Menopause is the start of hormone changes that end a woman’s menstrual cycle and her
fertility. Menopause can begin as early as the 40s, although the specific age that menopause
happens will vary from woman to woman.
Hormone changes—namely decreasing estrogen—in the body can impact a woman’s entire
body, including the oral cavity. Can menopause impact dental health? You might be surprised
to know that your teeth and gums may experience some changes with the onset of menopause.
Menopause May Cause Dry Mouth
Low levels of estrogen in the body can dry out mucous membranes, including the mouth.
Although not every woman will have dry mouth after menopause, some will experience
noticeable dryness that can impact chewing, swallowing, and speaking.
Dry mouth also affects tooth enamel. Saliva helps to protect our teeth from harmful acids and
bacteria. When the mouth is dry, bacteria are more likely to attack and damage tooth enamel,
which can lead to sensitive teeth and tooth decay.
Fortunately, staying hydrated can help, but visit your dentist if you’re worried that dry mouth is
impacting your smile!
Osteoporosis Can Affect Alveolar Bone
Estrogen doesn’t just help to keep the mucous membranes of the body moist—it also helps to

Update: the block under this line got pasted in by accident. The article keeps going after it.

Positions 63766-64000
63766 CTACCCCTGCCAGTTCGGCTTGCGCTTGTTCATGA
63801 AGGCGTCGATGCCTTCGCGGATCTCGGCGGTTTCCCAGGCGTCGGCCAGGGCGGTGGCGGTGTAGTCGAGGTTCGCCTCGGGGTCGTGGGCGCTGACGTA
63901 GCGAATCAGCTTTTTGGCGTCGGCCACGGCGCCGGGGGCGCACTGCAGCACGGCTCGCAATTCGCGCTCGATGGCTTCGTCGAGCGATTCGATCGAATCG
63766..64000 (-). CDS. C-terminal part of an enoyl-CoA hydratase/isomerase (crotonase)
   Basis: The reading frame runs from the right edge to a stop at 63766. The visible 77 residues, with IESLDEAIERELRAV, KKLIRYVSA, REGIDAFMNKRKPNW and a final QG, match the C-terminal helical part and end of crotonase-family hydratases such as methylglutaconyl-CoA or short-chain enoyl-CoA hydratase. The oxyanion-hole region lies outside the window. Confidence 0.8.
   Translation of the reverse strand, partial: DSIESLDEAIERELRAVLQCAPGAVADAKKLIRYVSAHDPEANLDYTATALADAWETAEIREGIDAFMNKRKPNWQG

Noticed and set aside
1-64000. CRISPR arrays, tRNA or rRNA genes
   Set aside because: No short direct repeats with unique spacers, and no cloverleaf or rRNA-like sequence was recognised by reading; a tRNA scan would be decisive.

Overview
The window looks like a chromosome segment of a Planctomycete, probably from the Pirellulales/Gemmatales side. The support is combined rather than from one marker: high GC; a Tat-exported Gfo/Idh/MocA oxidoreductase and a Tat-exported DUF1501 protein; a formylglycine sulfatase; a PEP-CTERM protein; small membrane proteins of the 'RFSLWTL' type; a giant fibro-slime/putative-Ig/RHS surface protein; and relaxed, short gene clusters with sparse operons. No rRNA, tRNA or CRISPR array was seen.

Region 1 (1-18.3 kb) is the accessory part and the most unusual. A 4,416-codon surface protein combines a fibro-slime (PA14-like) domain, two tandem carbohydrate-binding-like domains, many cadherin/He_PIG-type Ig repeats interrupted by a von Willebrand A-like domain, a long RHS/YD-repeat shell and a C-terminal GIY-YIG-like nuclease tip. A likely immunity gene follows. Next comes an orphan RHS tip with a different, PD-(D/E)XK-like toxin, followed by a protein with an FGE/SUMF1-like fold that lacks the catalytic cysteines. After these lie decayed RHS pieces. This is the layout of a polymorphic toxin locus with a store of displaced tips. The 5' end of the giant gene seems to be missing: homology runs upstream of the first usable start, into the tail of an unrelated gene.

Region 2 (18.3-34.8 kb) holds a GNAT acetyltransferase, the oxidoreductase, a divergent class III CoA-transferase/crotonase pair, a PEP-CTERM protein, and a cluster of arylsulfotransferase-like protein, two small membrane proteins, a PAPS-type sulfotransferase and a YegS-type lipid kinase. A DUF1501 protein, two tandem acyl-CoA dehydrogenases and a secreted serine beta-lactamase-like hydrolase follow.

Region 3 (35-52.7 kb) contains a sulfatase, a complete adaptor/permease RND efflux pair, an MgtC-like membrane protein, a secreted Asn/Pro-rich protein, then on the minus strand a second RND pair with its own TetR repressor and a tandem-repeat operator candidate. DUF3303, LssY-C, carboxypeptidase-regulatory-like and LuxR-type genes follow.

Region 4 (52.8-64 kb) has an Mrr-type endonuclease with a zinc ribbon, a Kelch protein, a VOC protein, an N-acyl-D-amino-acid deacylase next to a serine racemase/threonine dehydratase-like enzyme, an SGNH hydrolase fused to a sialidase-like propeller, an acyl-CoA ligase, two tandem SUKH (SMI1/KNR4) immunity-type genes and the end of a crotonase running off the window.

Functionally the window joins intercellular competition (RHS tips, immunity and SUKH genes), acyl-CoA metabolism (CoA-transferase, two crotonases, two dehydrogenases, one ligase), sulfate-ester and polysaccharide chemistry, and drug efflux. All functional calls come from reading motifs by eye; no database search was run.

protect bone density. With a lack of estrogen in the body, menopause can often put women at
risk to experience osteoporosis, a condition in which bones can become thinner and more likely
However, osteoporosis can affect alveolar bone as well, which is the bone that helps support
teeth in the jaw. If alveolar bone becomes less dense, it can lead to loose teeth and even tooth
Getting regular checkups with your dentist can help detect any changes such as loose teeth to
help stop loss of bone density and protect your smile (and your body)!
Women May Experience an Increased Risk of Gum Disease After Menopause
Although menopause isn’t likely to cause gum disease, it can worsen existing gum disease. With
nearly half of all American adults having some form of gum disease, many people are living with
gum disease and don’t realize it.
Since menopause can lead to other oral cavity changes such as dry mouth, gum disease may get
worse with menopause. The gums may become more red and begin to pull back from the teeth,
causing tooth sensitivity and gum infections.
Gum disease can also contribute to loose teeth, so if you’re experiencing osteoporosis along
with gum disease after menopause, you may be at a higher risk for tooth loss. Gum disease can
be treated and even reversed, so talk with your dentist about your risk for this condition at your
Menopause brings many changes due to hormonal shifts in the body that end menstruation,
some of which may affect the oral cavity. However, you can keep your teeth and gums healthy
as you transition into menopause by visiting your dentist to take the best possible care of your